In 1955, the widening of Van Nuys Blvd was also underway. The streetcar tracks were ripped up and diagonal parking banished. The new street would also be six lanes of traffic. But the old Van Nuys, seen below, seems to have been a nice place to work, shop and hang out in. Why was it so necessary to destroy it?
Some have commented that this blog focuses on dystopian ideas about Van Nuys, presenting the community as something dysfunctional and lost. But there is another purpose to Here in Van Nuys.
The philosophy behind it is to explore the past and use it as a guide for where we should, and should not go. Our concepts of bettering the community will hopefully lead us into a more walkable, civil, clean, cultured and dynamic one.
On these winter days, when the streets are emptied of cars, and the skies are filling with rain clouds, our neighborhood of Van Nuys cools down and empties out, revealing a strange amalgam of enormous parking lots; as well as businesses and homes surrounded by iron gates and fences.
In its entirety, these fortifications evoke prison: a high security, patrolled, guarded, and fearsome place where criminals and children are kept back by a fortress of steel and iron.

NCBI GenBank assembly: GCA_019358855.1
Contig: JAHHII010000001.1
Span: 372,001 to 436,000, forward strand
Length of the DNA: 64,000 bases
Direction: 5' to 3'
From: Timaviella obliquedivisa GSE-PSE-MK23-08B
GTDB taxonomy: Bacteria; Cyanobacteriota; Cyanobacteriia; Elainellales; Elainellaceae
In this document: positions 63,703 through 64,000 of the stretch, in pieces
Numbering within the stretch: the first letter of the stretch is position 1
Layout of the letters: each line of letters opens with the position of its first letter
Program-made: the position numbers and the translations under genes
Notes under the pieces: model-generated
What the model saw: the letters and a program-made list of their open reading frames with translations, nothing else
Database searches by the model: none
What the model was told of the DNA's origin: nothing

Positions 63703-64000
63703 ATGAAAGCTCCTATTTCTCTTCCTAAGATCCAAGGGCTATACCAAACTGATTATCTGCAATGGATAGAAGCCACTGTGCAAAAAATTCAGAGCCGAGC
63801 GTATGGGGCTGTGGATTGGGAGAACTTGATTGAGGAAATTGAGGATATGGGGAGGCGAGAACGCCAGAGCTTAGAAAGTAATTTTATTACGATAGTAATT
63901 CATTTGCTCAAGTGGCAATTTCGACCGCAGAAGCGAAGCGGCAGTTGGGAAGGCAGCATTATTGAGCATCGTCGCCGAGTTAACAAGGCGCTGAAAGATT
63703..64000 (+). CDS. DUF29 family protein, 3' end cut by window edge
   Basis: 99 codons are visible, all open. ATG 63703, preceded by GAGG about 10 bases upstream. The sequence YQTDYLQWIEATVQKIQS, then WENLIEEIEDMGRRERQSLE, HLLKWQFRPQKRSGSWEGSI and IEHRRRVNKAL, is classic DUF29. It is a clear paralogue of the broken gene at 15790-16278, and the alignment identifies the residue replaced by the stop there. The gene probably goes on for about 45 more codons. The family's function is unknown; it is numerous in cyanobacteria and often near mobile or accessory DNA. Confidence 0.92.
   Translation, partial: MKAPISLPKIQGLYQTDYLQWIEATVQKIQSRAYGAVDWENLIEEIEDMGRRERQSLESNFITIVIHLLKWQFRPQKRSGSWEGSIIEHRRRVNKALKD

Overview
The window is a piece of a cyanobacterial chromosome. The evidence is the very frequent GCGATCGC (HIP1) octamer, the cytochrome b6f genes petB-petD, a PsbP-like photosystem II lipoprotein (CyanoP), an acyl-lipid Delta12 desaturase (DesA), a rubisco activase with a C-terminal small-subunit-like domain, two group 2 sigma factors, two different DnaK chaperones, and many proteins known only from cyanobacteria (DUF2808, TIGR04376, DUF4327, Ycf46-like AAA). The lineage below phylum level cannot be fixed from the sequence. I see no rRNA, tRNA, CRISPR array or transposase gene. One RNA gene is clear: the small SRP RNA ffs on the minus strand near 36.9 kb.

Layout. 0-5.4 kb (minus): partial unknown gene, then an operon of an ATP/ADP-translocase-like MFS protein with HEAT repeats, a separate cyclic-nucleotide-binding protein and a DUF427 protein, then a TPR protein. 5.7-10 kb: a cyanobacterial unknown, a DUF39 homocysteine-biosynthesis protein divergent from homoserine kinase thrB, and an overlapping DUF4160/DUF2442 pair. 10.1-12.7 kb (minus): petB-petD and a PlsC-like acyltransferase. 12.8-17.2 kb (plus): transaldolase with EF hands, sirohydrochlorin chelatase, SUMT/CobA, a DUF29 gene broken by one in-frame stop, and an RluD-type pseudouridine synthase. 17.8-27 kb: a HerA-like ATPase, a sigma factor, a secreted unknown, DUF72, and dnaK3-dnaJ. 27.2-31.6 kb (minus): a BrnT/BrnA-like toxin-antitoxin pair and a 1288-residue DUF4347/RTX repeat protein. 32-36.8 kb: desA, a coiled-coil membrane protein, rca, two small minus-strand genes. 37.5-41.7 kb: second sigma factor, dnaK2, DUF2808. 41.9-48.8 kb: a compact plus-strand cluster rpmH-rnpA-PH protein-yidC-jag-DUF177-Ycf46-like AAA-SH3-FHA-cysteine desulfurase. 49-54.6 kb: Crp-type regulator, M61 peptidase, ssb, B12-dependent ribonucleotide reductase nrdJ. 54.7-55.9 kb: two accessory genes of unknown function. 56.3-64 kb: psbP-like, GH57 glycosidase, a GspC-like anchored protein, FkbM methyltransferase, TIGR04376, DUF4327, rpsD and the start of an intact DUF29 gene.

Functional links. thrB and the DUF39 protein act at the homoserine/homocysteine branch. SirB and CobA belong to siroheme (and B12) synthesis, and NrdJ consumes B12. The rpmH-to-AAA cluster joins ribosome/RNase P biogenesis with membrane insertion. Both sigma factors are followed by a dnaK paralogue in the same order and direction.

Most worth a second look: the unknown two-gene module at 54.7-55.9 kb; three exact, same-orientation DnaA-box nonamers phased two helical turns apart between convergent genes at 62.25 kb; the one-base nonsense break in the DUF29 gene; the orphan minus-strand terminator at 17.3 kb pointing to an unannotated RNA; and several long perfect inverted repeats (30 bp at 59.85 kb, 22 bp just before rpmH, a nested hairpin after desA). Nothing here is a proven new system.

For sixteen years I’ve lived here, always imagining that every New Year will bring an imaginative, humane and socially comprehensive new architecture into Van Nuys.
I fantasize that the parking lots will be torn up and rows of orange trees replanted in the soil. I think someone will see the enormous plots of land, now taken up with blight and decay, and see this as the new place to construct walkable communities with native plants and organic gardens surrounding little residential communes.
That is the dream, shared by some of my neighbors.
Reality is something else.
On Sepulveda, between Archwood and Lemay, the hellish Ridge Motel is on Death Row, surrounded by fencing and covered with graffiti and garbage. It had long outlived its usefulness and functioned only as a prostitution and drug outlet, blighting its surroundings and neighbors.
Across Sepulveda, Fresh and Easy has closed, taking with it moldy produce and difficult checkouts. But sometimes I’d come here, and liked its convenience, its weird combination of English, Indian, Spanish and Asian foods, its overpriced milk, eggs and breads. And I miss that friendly manager who always smiled and helped me.